and I did not put away His statutes from me.
I was also blameless before Him,
and I kept myself from my iniquity.
Therefore the Lord has recompensed me according to my righteousness,
according to the cleanness of my hands in His sight.

I always had a problem with psalms like this. God's gonna pay me for all the good I do.

Uh, then I'm toast.

Pastor could explain and explain and explain. And I could understand, but my heart would still set up shields at words like these from Psalm 18. He could explain that it's talking about Christ. He could explain that it's talking about the New Man of faith in me. But still .....

And today I noticed something. "MY iniquity." Look at that: "I kept myself from MY iniquity." Think about that! If I have iniquity, if it is part of me, how do I keep myself from it? "I kept myself from my elbow"? "I kept myself from my eating"? How would that work anyhow? It's altogether different from keeping myself from my house or my car or my toothbrushing.

And with the admission that I have iniquity, that sheds some light on "my righteousness" and "blameslessness" and "keeping His judgments before me." Maybe, just maybe, there's a both/and goin' on there?

This is the name by which He will be called:
The Lord Is Our Righteousness.

If you toss Jeremiah into the mix, maybe "rewarded me according to my righteousness" could be understood as "rewarded me according to my Jesus." And maybe "according to the cleanness of my hands" would be that He recompenses "according to my baptism."

Thursday, August 02, 2007


For the last several years, I've been puzzling over the stories of the anointing of Jesus. John says (chap 12) the dinner was at Bethany, Lazarus was there, and Martha served. Luke says (chap 7) the dinner was at Simon the Pharisee's house. Mark says (chap 14) and Matthew says (chap 26) the dinner was at Simon the Leper's.

Topic for Bible study today was John 11, the raising of Lazarus. Pastor mentioned that Pr Wiest suspected that Lazarus ["God is my help"] was possibly an alternate name Jesus gave to Simon the leper, like He gave the name Peter to Simon the fisherman. That really makes a lot of sense.

1 Down, 2 To Go

Katie got a job! Yee haw! Woo hoo! Hooray hooray!

Hoping to post similar yee-haws about some other people in the near future.

Psalm 15:4

Who may abide in the tabernacle, in God's holy hill?
He who swears to his own hurt and does not change.

How often the Lord swears His promise in the Old Testament to the patriarchs! He swears to Adam and Eve that the Seed would crush the serpent's head. He swears to Noah that He will not destroy the world with water again. He swears to Abraham that He would make of him a great nation, and that his son would save the nationS. He swears to Jacob that the land would be given to him. He swears to David that his son would sit on the throne forever. And those examples just scratch the surface.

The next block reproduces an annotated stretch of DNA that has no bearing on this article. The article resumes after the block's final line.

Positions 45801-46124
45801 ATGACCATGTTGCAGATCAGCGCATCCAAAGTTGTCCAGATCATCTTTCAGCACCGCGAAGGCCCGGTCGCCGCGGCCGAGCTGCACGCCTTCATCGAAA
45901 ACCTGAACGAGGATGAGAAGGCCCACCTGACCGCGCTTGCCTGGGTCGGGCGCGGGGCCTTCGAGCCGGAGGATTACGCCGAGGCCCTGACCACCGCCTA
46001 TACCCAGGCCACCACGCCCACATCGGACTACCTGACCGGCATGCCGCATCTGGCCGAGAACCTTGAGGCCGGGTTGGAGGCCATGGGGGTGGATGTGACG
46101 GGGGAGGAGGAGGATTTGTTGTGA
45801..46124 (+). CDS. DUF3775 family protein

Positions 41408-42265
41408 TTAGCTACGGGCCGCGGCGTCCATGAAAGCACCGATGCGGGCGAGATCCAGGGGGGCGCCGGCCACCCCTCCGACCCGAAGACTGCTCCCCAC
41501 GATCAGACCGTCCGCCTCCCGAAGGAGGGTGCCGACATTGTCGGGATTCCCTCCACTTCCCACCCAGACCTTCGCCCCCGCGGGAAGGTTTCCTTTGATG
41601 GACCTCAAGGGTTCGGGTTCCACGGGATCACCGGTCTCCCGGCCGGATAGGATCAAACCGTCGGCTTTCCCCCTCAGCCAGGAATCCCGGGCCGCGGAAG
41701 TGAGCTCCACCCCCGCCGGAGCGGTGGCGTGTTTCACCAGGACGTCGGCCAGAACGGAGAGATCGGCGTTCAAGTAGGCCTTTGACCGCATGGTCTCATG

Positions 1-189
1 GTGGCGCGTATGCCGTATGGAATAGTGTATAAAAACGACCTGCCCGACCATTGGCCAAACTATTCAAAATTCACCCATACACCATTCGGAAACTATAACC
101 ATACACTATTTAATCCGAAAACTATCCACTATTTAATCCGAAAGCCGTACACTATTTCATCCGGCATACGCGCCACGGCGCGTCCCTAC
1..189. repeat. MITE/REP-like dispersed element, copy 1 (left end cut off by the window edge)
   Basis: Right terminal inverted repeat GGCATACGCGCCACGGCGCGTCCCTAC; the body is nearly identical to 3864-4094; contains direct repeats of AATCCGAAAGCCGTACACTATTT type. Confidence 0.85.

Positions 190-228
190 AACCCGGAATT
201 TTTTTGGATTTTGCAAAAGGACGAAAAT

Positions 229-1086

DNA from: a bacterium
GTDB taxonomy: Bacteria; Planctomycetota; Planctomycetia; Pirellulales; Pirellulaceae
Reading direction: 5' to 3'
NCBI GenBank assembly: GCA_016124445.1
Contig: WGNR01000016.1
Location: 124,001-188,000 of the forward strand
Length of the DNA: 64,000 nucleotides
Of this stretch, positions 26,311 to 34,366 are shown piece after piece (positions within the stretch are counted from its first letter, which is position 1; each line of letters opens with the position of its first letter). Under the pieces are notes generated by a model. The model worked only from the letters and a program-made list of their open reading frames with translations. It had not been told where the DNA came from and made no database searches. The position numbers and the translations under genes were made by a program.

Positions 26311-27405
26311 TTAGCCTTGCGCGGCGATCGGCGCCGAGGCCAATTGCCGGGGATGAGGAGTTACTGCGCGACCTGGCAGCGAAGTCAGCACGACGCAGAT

God swore to His own hurt. Isaiah 53 and the ends of the Gospel accounts show how much it hurt Him to make those promises. Still, He would not renege on the promise; He would not change.

Psalm 11:5

The Lord tests the righteous,
But the wicked and the one who loves violence His soul hates.

Interesting. That's one of those contrasts. God hates the wicked, but He loves the righteous. But the word isn't loves, it's tests. A person being tested sure doesn't feel like he's loved. He feels like he's being picked on.

Somehow, Abraham offered up Isaac anyway. He didn't think God was picking on him. No wonder he is called "father of the faithful."

Wednesday, August 01, 2007

For You

I took the boys to Minneapolis last week for the national Lutheran youth gathering. The theme was "For You." There were a lot of good things, even if there were some inconveniences with the location of our housing.

But what they did with the title of the conference bothered me. Even before we registered for the conference we would get mailings about the conference that used that phrase "for you" in a variety of ways. They were working on getting travel information "for you" to get from the airport to the conference. They would have the conference schedule available "for you" on thus-and-such a day. They had arranged busses to the ball game "for you." The phrase "for you" was also used in sermons and catechesis, usually connected to the Gospel and what God has done for us.

But the cutesy nature of how they overused the phrase "for you" (almost in a "marketing" type of way) did not set comfortably with me. And I realized why on Sunday morning. When Pastor preached, "Christ died for you. For you He took on human flesh and ...." my brain recalled all the cute little "for you" phrases I'd heard in connection with the conference. When I was at church on Monday night, and the Pastor said, "This is My body, given for you,..." I thought of all the silly little ways "for you" had been tossed around the previous week.